Judge Awards $6.7M to 5Pointz Graffiti Artists After Their Works Were Destroyed - NBC10 Boston
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Judge Awards $6.7M to 5Pointz Graffiti Artists After Their Works Were Destroyed

"Wolkoff could care less. As he callously testified," the judge said

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    NEWSLETTERS

    Graffiti Artists, Community Visit Painted-Over 5Pointz

    Dozens of people are visiting the building that was a mecca for graffiti art for decades. Gus Rosendale reports (Published Wednesday, Nov. 20, 2013)

    A New York judge has awarded $6.7 million to graffiti artists who sued after their work was destroyed on 5Pointz buildings torn down to make room for luxury condos in Long Island City.

    Federal Judge Frederic Block in Brooklyn noted Monday there was no remorse from the owner of the warehouse buildings.

    "Wolkoff could care less, as he callously testified," the judge said. "The sloppy, half-hearted nature of the whitewashing left the works easily visible under thin layers of cheap, white paint, reminding the plaintiffs on a daily basis what had happened. The mutilated works were visible by millions of people on the passing 7 train."

    The judge said he would not have assessed so much in damages if the owner had awaited his permits and demolished the art 10 months later than he did.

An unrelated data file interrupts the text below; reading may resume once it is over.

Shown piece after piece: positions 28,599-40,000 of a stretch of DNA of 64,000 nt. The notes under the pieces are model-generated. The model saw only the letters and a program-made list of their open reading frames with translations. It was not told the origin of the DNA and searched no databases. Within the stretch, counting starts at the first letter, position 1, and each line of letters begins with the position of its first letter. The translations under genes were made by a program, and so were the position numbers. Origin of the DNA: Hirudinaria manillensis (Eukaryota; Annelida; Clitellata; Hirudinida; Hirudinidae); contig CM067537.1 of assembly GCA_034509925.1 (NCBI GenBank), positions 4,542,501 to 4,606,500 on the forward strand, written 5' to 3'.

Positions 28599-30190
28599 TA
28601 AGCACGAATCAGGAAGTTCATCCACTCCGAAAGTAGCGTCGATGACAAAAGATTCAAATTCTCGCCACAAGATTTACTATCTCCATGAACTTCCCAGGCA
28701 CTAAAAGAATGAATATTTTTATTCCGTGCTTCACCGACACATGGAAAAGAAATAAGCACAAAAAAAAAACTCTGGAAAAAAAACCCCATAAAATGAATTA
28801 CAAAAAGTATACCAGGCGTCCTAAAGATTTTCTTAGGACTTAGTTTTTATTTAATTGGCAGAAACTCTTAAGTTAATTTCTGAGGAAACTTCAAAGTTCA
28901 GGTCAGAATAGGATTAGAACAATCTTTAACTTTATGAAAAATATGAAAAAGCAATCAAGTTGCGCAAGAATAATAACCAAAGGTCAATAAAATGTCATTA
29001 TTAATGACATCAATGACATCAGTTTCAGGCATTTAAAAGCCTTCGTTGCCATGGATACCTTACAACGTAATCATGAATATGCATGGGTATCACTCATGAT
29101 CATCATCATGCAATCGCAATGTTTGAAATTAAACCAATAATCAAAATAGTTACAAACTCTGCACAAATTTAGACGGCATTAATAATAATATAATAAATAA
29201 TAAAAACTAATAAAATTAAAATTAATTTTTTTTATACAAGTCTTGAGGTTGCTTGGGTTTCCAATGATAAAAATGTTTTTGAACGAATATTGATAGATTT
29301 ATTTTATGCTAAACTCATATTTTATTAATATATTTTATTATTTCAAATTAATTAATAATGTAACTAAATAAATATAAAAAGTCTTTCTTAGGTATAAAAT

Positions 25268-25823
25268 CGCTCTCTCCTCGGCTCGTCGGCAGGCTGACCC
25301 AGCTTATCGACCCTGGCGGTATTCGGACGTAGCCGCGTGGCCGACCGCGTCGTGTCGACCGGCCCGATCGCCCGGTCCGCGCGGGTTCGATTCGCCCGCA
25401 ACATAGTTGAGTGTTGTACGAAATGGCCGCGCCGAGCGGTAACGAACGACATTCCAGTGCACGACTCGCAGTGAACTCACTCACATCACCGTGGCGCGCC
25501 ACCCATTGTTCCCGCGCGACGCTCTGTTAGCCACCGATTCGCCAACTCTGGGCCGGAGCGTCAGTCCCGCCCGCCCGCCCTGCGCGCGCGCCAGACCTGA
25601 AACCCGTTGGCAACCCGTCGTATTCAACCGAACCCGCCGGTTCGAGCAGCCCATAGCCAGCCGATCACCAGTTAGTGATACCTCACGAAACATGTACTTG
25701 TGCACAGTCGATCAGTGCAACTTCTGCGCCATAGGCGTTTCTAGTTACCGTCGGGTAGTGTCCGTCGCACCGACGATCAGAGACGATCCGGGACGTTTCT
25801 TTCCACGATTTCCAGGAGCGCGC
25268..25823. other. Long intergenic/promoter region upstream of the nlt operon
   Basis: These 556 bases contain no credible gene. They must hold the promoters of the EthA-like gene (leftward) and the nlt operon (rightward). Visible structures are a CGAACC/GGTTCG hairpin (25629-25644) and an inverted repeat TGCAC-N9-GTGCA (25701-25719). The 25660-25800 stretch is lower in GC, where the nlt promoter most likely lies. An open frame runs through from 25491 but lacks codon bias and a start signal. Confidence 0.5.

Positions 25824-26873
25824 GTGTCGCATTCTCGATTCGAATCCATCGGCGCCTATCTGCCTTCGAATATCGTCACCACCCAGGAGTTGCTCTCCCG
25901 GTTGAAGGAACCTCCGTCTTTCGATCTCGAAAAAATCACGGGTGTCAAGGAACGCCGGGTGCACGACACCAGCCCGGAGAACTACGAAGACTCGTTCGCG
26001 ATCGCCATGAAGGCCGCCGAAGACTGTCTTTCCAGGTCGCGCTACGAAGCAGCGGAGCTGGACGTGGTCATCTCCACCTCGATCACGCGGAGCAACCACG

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    The ruling followed a three-week trial in November.

    Twenty-one aerosol artists had sued the owner of a Long Island City, Queens, site known as 5Pointz. Their graffiti was painted over in 2013, and the buildings were torn down a year later.

    For 20 years, developer Jerry Wolkoff had allowed urban artists to cover the buildings with their tags and murals. As the popularity of the site, located at 45-46 Davis Street, grew, so did its reputation.

    Local organizers held residencies for renowned artists from all over the world. Soon thereafter, the place became known as “the world’s largest open-air aerosol museum,” according to Eric Baum, one of the artists’ lawyers.

    Artists tried to stop the demolition of the “Art Mecca” when Wolkoff informed them about the development projects, as the neighborhood’s real state value grew. They pleaded with the city to grant landmark status to save community-beloved 5Pointz, but woke up to a whitewashed building.